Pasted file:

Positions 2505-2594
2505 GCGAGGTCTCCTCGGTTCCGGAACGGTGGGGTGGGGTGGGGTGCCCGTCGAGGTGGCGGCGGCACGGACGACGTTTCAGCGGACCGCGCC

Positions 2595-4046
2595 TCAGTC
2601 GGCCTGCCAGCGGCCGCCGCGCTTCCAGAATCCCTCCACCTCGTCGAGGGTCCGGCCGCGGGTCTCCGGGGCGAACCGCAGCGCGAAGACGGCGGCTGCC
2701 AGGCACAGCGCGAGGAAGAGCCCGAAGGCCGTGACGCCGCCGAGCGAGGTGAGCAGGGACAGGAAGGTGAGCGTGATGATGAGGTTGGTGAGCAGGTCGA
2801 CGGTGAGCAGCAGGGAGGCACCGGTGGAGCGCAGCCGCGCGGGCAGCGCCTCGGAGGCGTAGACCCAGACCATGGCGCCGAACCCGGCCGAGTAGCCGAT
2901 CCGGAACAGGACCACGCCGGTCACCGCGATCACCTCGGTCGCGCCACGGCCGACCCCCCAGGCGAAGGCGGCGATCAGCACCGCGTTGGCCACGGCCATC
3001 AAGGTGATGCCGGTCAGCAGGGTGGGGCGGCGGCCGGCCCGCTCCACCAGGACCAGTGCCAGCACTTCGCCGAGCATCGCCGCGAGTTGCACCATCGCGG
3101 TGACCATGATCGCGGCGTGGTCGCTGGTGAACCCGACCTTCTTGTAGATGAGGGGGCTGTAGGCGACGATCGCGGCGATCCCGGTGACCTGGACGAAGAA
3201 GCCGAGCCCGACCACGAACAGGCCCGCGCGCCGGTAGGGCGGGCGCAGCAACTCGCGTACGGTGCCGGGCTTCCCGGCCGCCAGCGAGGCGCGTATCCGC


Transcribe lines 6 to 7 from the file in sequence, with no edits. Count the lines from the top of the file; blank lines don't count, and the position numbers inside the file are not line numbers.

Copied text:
2701 AGGCACAGCGCGAGGAAGAGCCCGAAGGCCGTGACGCCGCCGAGCGAGGTGAGCAGGGACAGGAAGGTGAGCGTGATGATGAGGTTGGTGAGCAGGTCGA
2801 CGGTGAGCAGCAGGGAGGCACCGGTGGAGCGCAGCCGCGCGGGCAGCGCCTCGGAGGCGTAGACCCAGACCATGGCGCCGAACCCGGCCGAGTAGCCGAT